“This decision did not come easily,” Gores said. “The closer in this particular situation was this community, I always thought I could make a difference. If it ends up a great investment for us, but it’s not great for the community, I don’t consider myself successful. We’re not out searching for sports teams, but this is a situation that came together because we can make a difference.”
Shortly after acquiring the team, Gores appointed Tellem to the position of Pistons vice chairman with a clear goal of forming partnerships with major Michigan stakeholders and jumpstarting the process of the franchise becoming a change agent in the southeastern Michigan area. Ultimately, Gores decided to move the Pistons back to downtown Detroit after nearly 30 years in northern Oakland County after Tellem and his team successfully negotiated terms with Olympia Entertainment to play games in Little Caesars Arena starting in 2017.
As part of the move downtown, Gores, the Pistons and Henry Ford Health announced plans to build a state-of-the-art basketball facility and locate Pistons headquarters in the New Center neighborhood. Gores called it “a groundbreaking alliance between two institutions committed to making a difference in Detroit.” The PPC opened in October 2019 and is considered one of the best facilities in the NBA. Michigan-based grocer Plum Market and Planet Fitness are anchor tenants at the facility.
Gores and the Pistons have also partnered with Wayne State University to build a $25 million, 70,000-square foot basketball arena to house school’s men’s and women’s basketball teams. The arena opened in 2021, and the Pistons’ G League team, the Motor City Cruise, plays its home games there.
Gores gave his thoughts on partnership at the annual Mackinac Policy Conference earlier this year.
“You have to establish common ground with everyone,” Gores told an audience of Michigan business leaders and policymakers. “We have to listen to each other. … We have to be open, otherwise we’re fraught with misunderstanding. That’s an important part of the culture. I run my company that way. I run my family that way.”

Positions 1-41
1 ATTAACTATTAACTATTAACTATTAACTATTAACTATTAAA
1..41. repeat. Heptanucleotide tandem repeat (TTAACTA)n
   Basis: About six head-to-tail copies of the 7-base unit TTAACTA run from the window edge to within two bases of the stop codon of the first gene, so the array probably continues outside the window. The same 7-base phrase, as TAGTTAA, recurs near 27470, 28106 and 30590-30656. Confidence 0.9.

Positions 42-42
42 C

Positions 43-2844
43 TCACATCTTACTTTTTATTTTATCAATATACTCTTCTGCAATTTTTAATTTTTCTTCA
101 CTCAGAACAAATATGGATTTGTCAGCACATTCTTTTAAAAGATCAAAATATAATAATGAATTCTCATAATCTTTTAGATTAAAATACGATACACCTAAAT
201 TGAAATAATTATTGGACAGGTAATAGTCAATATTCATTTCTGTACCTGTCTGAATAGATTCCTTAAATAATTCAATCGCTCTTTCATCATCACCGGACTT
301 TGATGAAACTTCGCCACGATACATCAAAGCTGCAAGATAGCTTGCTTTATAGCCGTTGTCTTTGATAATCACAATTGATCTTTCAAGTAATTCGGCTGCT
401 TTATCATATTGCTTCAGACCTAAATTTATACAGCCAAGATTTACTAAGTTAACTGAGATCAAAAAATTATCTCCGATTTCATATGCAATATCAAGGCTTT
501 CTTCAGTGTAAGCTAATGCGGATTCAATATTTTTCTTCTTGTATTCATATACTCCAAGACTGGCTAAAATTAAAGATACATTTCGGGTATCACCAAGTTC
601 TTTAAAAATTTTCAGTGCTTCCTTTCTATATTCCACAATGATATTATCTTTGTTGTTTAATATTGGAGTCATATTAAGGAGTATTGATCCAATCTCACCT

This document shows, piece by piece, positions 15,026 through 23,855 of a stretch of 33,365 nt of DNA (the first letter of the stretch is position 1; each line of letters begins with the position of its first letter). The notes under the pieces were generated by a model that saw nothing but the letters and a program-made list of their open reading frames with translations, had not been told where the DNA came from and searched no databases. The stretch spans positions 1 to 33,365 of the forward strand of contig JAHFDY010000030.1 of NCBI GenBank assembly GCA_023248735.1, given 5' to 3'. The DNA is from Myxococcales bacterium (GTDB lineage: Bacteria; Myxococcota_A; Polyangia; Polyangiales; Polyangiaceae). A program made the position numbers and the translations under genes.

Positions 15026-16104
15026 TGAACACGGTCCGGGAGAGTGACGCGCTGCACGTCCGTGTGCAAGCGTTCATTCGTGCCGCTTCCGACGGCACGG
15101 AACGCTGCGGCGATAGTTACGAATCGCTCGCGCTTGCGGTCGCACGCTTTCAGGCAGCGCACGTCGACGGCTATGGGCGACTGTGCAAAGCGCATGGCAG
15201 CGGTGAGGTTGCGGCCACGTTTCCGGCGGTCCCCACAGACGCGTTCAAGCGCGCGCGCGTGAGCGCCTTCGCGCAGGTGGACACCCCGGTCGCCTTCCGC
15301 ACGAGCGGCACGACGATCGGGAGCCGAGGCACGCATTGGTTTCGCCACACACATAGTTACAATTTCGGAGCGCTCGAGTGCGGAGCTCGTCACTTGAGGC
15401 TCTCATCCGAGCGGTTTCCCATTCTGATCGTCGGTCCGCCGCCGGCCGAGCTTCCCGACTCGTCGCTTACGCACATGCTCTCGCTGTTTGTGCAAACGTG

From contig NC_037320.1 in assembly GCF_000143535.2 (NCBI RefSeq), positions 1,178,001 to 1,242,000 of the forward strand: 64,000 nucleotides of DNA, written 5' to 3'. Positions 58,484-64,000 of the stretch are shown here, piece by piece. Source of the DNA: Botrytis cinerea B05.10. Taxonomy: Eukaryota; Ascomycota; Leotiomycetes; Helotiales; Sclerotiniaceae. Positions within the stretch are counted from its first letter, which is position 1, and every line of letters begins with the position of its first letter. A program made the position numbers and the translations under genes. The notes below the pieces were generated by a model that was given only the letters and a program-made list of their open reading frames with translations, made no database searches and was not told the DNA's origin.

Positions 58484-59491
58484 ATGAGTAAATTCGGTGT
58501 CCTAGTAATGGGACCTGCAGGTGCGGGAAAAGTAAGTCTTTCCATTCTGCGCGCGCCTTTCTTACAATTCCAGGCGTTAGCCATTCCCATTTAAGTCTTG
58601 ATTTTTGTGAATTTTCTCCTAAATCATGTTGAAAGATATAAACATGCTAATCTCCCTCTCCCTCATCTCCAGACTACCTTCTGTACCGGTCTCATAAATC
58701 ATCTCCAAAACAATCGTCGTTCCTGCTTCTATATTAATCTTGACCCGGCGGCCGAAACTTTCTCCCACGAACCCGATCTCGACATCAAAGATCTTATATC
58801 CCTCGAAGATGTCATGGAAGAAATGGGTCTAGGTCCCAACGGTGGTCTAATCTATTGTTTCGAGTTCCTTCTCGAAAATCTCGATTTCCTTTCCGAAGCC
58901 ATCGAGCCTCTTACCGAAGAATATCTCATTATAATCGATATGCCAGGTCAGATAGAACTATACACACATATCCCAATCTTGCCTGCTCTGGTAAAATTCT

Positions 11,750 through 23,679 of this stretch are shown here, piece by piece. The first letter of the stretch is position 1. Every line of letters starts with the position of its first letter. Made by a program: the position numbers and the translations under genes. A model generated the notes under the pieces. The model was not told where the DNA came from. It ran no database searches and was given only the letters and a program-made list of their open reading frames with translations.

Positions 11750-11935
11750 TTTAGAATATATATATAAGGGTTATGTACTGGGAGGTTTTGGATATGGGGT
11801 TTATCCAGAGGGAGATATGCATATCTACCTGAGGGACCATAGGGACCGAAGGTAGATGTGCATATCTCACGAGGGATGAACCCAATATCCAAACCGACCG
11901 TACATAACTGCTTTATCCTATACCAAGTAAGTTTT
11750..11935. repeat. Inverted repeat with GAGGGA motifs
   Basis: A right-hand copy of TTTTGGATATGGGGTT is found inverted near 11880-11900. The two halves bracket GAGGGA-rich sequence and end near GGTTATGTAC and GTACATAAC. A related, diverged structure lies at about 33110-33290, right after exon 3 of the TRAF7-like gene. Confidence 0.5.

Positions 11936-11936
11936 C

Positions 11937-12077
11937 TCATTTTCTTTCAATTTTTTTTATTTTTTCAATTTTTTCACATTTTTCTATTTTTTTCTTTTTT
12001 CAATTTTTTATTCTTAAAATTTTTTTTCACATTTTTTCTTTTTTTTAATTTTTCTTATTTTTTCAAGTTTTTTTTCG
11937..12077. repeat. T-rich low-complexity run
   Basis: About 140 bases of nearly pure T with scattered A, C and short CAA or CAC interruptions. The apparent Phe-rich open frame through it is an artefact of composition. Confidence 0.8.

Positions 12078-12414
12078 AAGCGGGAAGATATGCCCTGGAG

Affordable housing is an important component
Riney said the hospital component will represent the largest single healthcare investment in the city of Detroit in the health system’s history. The development, which could possibly later add a new hotel, plans to transform the section of New Center which currently houses the headquarters for both Henry Ford Health and the Pistons into a walkable, connected community infused with innovative mixed-income living spaces, retail and dining options and green space.
The addition of housing inventory is much needed. Affordable housing is an issue throughout the country and Detroit is no different. Axios Detroit reports, “the number of Detroiters who spent more than 30% of their income on rent (considered “cost-burdened”) is on the rise since 2019 after falling since 2010.”
For Tellem, who oversees Pistons business operations, it’s about providing a livable place for the more than 300 Pistons employes and other area employers.
“Housing is a critical part for people to decide where to live and work,” Tellem said. “For us, it’s about bringing greater density to this area. It will be a catalyst for more investment and more development. Between our employees, our players, our coaches, our people that work in our business, all Henry Ford’s employees, we may need to build more housing than we’re planning, but his will certainly be a starting point.
“Part of Tom’s vision is to provide affordable housing for people to be able to live here and work here that maybe can’t afford a nice place in this area.” Henry Ford officials say the hospital groundbreaking will occur next year, while the construction plans for housing are still being finalized.